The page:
Welcome to the Mark in Russia podcast network, episode #46, and I’m your host, Mark. This episode is part of my series of “Shorts” and by this I mean approximately 5 minute long podcasts which are aimed at explaining a Quick Grammar Tip.
You should go to the website, http://www.markinrussia.com and look at the show notes and vocabulary. You’ll get more out of the lesson if you are able to follow it in writing.
Today’s grammar tip deals with the two words “nauseous” and “nauseated”. These two words are very often confused by native speakers of English and therefore, unfortunately, the mistake is then passed on to foreign speakers of English.
Let’s look at some examples:
“The smell of car exhaust makes me nauseous” Wrong
“The smell of the sick person’s room made me feel nauseated” Correct
I’m one of the native speakers of English who misuse these words; actually, it’s a very common mistake for Americans to make.
Let’s look at definitions for a moment: nauseous is related to the object or situation which make you feel sick to your stomach, so in the first example, “The smell of car exhaust makes me nauseous”, what is actually implied is that as a result of car exhaust, you become someone who makes other people sick to their stomach, kind of a screwed up situation. So, the word “nauseated” should have been used here. “Nauseated” is how you feel after being exposed to something “nauseous”.
Remember, if you are talking about feeling sick, use “nauseated” and when you are speaking about something which makes you feel sick, use “nauseous”.
Some more examples:
”Often before a big exam I feel nauseated.”
“The nauseous week old hotdog made me feel nauseated.”
“After drinking alcohol all night and then running the 10 Kilometer road race the following morning, I was nauseous” This sentence is wrong if you are describing how you felt, but correct if you are describing how you made other people feel. I think I would feel nauseated standing next to this person after the end of the race.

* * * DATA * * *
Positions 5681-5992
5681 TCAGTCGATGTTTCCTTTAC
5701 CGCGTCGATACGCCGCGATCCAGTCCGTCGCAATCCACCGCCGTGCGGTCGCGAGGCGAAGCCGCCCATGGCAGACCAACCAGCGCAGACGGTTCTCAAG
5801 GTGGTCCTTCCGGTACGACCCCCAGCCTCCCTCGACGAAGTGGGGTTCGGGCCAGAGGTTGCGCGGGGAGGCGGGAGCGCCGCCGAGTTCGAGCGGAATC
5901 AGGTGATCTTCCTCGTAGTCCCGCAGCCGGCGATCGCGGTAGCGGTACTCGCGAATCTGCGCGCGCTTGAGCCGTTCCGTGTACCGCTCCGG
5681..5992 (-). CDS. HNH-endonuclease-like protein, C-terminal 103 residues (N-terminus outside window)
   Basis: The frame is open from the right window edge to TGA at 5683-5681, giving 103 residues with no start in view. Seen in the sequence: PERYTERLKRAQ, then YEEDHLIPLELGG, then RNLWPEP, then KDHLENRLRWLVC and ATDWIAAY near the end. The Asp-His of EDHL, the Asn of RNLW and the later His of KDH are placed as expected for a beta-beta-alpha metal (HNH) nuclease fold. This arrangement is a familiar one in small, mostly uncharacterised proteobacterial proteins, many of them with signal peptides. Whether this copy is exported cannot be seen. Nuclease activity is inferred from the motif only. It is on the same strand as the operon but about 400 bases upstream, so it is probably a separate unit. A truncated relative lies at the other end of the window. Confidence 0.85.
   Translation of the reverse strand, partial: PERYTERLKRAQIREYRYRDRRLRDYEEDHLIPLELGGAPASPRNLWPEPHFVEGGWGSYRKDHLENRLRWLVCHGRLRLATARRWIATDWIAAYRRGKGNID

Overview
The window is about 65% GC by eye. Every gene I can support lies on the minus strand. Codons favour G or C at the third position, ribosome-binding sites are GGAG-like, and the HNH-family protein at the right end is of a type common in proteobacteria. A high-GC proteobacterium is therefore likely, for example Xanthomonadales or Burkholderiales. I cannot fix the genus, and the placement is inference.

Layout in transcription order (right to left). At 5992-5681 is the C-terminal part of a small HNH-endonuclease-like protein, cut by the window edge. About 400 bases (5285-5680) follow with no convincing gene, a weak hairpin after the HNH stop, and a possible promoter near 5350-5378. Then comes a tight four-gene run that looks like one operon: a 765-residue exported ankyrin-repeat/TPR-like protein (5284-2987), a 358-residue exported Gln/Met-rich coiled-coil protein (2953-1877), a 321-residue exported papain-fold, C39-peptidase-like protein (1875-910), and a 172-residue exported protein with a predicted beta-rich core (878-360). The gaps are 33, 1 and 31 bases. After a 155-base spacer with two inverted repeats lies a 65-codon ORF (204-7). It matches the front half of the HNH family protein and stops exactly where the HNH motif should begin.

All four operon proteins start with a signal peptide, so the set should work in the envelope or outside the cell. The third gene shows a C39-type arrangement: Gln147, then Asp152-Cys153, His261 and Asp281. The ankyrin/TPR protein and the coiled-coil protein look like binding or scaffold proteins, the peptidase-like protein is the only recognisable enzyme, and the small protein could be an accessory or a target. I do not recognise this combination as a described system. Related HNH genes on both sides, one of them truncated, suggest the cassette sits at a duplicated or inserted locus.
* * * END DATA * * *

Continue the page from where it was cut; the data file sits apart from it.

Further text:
OK, now it’s “disclaimer time”. Many modern dictionaries will tell you that either of these would be correct and that they are interchangeable. This is due to “common usage” of the words. I happen to be a believer that it is better to learn the correct usage of the word, rather than wait until enough of the “unwashed masses” are using it incorrectly and then enact the “common usage” concept.
I fully understand that the language is alive and that changes are made and that new words are added to the language, but I feel that it is better to do this out of necessity, rather than laziness and ignorance.
Let me give you an example of “common usage”, the expression is LOL or “Laughing out loud”. Although this is used primarily in informal writing, especially social networks, I have heard it in spoken speech, pronounced in such a way as it rhymes with “pole”. A note to my foreign learners of English; don’t use this even in writing. It makes people seem fairly ignorant. When I see this LOL, it makes me want to take a baseball bat to them and see if they are still LOL. Well, I digress.
So, if you feel the need to write to me in order to tell me that both words are OK to use, or that you don’t appreciate my sense of humor, don’t waste my time. I’m not going to pretend that I’m interested in your insults and I’ll just delete your letter before it ever sees the light of day.
Thanks for listening through to the end of my podcast and I hope that you return next week to listen to my next Quick Grammar Tip. Until that time, Thanks and Goodbye!